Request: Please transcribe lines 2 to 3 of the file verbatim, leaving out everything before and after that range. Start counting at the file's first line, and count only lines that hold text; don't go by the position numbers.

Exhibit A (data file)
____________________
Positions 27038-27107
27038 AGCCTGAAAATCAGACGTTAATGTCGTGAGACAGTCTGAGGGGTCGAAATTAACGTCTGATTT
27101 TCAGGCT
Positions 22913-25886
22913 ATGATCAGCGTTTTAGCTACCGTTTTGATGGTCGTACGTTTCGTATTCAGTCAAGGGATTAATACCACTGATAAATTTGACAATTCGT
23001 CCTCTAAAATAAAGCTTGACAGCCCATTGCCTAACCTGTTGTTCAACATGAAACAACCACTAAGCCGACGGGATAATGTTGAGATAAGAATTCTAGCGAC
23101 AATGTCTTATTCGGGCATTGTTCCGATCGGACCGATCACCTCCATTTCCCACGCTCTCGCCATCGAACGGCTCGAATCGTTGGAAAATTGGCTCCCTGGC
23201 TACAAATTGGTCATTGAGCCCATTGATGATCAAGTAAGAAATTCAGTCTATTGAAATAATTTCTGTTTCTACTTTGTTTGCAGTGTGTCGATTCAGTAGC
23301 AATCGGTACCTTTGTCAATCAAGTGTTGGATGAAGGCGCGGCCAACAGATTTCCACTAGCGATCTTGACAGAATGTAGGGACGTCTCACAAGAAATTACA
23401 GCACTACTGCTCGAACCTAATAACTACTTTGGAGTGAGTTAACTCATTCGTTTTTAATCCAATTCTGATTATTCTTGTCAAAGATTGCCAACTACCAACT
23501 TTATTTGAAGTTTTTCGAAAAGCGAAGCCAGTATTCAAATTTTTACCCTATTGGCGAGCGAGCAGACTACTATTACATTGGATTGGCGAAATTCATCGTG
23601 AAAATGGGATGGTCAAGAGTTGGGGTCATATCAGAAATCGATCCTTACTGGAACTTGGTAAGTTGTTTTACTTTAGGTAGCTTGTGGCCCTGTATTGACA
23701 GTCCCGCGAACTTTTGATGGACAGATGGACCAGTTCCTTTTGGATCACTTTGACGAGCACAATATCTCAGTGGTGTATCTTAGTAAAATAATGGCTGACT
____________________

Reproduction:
27038 AGCCTGAAAATCAGACGTTAATGTCGTGAGACAGTCTGAGGGGTCGAAATTAACGTCTGATTT
27101 TCAGGCT